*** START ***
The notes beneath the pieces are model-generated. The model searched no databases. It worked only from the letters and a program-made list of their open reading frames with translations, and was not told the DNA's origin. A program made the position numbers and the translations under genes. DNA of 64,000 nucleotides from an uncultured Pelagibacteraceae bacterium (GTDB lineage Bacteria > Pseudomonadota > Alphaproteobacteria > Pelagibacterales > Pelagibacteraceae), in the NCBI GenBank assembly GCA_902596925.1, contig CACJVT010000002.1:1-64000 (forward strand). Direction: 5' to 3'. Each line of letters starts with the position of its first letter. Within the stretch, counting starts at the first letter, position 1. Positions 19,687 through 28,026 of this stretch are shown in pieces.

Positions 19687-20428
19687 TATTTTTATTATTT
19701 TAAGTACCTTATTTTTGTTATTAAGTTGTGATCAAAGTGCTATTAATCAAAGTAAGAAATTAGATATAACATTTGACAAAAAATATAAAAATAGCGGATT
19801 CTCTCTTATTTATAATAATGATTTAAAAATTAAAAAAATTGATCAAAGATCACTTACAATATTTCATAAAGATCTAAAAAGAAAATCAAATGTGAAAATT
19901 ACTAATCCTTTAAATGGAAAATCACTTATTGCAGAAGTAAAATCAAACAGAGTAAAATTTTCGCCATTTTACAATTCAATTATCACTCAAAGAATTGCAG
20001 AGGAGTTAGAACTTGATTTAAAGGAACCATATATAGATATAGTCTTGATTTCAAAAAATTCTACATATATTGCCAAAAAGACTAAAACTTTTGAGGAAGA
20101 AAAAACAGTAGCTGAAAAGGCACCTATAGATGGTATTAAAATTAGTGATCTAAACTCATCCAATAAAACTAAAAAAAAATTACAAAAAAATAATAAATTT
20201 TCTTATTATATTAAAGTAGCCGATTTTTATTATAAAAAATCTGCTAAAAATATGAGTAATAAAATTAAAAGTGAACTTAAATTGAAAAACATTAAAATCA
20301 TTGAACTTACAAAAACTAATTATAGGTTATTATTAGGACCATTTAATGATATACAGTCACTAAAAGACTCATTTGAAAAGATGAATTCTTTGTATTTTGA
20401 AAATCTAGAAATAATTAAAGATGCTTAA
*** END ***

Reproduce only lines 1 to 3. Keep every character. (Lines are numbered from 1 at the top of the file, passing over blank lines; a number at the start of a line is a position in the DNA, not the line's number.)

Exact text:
The notes beneath the pieces are model-generated. The model searched no databases. It worked only from the letters and a program-made list of their open reading frames with translations, and was not told the DNA's origin. A program made the position numbers and the translations under genes. DNA of 64,000 nucleotides from an uncultured Pelagibacteraceae bacterium (GTDB lineage Bacteria > Pseudomonadota > Alphaproteobacteria > Pelagibacterales > Pelagibacteraceae), in the NCBI GenBank assembly GCA_902596925.1, contig CACJVT010000002.1:1-64000 (forward strand). Direction: 5' to 3'. Each line of letters starts with the position of its first letter. Within the stretch, counting starts at the first letter, position 1. Positions 19,687 through 28,026 of this stretch are shown in pieces.

Positions 19687-20428
19687 TATTTTTATTATTT